James Gibbons Huneker (31 January 1857 – 9 February 1921) was an American music writer and critic.
Huneker was born in Philadelphia, Pennsylvania. He studied piano in Europe under Leopold Doutreleau and audited the Paris piano class of Frédéric Chopin's pupil Georges Mathias. He came to New York City in 1885 and remained there until his death. In the USA he studied with Franz Liszt's student Rafael Joseffy, who became his friend and mentor.
Huneker wrote the analysis and commentary on the complete works of Chopin for Schirmer's music publishing company. His analysis of all the piano solo works of Johannes Brahms, written shortly after that composer's complete works were published after his death, is highly regarded.
His books include:
- Mezzotints in Modern Music (1899)
- Chopin: The Man and His Music (1900)
- Melomaniacs (1902)
- Overtones (1904)
- Iconoclasts (1905)
- Visionaries (1905)
- Egoists: A Book of Supermen (1909)
- Promenades of an Impressionist (1910)
- Franz Liszt (1911)
- The Pathos of Distance (1913)
- Old Fogy (1913)
- Ivory, Apes, and Peacocks (New York, 1915)
- New Cosmopolis (1915)
- Unicorns (1917)
- Bedouins (1920)
- Painted Veils. New York: Liveright, 1920. (The Black and Gold Library). 1st ed. Signed by Huneker. Limited to 1,200 copies.
- Steeplejack (1920)
- Variations (1921)
- Intimate Letters of James Gibbons Huneker (New York: Issued for Subscribers Only by Boni and Liveright, 1924). Limited to 2050 numbered copies.
- Painted Veils (1930)
- Painted Veils. With a preface by Benjamin de Casseres. New York: Liveright, 1942.
Huneker is mostly remembered now for his music criticism. He was a music critic who familiarized Americans with then modern European artistic movements and wrote in a highly subjective style, full of metaphorical descriptions.
He also wrote fiction, including the short stories collected in Melomaniacs and Visionaries, and the novel Painted Veils.
Huneker contributed to M'lle New York, a magazine of American Decadence founded jointly with Vance Thompson. While this was a remarkable magazine in many ways, its written content and its illustrations occasionally express the casual anti-Semitism of the period, but these could not have been written by Huneker (most likely they flowed from Thomson's pen), for Huneker was well known for espousing the opposite view, that the Jews were perhaps the most talented race in the world. The most authoritative reference on Huneker is the 1963 biography by Arnold T. Schwab, James Gibbons Huneker Critic of the Seven Arts published by Stanford University.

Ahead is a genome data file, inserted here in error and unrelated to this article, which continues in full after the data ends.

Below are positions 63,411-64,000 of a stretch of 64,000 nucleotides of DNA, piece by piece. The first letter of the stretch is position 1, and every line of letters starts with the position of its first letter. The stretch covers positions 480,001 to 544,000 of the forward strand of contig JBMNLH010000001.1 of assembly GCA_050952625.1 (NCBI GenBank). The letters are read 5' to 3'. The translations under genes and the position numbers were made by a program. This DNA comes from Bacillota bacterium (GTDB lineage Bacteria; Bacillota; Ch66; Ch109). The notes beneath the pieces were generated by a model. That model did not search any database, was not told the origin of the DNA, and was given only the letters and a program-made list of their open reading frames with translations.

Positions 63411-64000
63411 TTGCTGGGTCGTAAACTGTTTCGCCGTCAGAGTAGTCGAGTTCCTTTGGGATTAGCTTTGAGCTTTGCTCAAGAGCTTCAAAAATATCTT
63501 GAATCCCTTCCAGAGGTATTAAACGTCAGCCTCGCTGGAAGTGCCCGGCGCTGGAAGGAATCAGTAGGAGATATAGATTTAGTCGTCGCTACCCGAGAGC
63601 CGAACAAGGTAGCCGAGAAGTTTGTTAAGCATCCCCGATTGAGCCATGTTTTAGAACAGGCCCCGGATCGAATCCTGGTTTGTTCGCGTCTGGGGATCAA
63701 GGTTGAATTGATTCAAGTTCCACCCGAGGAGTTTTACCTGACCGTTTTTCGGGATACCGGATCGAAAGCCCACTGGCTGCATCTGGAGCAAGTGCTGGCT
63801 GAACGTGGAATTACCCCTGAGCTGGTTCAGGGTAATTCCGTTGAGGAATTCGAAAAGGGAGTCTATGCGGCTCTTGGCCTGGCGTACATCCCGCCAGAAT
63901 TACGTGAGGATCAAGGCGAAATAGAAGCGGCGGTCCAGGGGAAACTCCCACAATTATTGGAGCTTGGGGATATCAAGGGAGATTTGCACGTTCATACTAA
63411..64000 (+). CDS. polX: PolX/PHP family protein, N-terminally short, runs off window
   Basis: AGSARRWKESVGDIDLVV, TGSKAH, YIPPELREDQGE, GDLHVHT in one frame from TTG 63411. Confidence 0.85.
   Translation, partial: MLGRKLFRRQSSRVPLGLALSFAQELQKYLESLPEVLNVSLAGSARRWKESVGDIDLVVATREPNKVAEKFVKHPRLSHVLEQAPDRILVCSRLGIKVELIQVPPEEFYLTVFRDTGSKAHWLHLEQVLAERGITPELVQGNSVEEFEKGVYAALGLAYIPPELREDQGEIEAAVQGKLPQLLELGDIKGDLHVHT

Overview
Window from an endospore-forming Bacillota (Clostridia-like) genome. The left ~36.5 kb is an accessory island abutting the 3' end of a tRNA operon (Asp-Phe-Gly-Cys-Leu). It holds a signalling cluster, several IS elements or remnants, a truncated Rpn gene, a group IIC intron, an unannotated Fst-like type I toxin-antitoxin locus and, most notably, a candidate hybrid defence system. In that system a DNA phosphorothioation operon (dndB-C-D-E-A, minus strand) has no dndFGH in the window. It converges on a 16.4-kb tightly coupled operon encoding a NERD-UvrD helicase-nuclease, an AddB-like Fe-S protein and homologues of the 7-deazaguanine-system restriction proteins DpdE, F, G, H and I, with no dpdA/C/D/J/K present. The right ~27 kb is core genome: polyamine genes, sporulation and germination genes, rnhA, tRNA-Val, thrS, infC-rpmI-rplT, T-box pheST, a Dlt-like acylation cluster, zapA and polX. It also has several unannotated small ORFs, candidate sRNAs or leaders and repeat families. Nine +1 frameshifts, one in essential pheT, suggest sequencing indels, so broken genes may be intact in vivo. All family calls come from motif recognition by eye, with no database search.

Following Huneker's comment in reference to Chopin's Étude Op. 25, No. 11 that "Small souled men, no matter how agile their fingers, should avoid it", Douglas Hofstadter, in his book I Am a Strange Loop, named the unit by which "soul size" is measured the huneker (lower case).
A thorough and objective study of the writings of James Huneker is an article by Arno Karlen, "Huneker and Other Lost Arts". This article is a counter to the current trend to discredit and deprecate one of America's most important critics of the time.
- Chopin : the Man and His Music by James Huneker at Project Gutenberg
- A New Journey into Hofstadter's Mind by George Johnson, Scientific American, February 18, 2007
- Karlen, Arno (Autumn 1981). "Huneker and Other Lost Arts". Antioch Review, Vol. 39, No. 4, pp. 402-421. Available from various online sources including JSTOR.
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- Works by James Huneker at Project Gutenberg
- Works by James Huneker in the Universal Library at Carnegie-Mellon
- Free scores by James Huneker at the International Music Score Library Project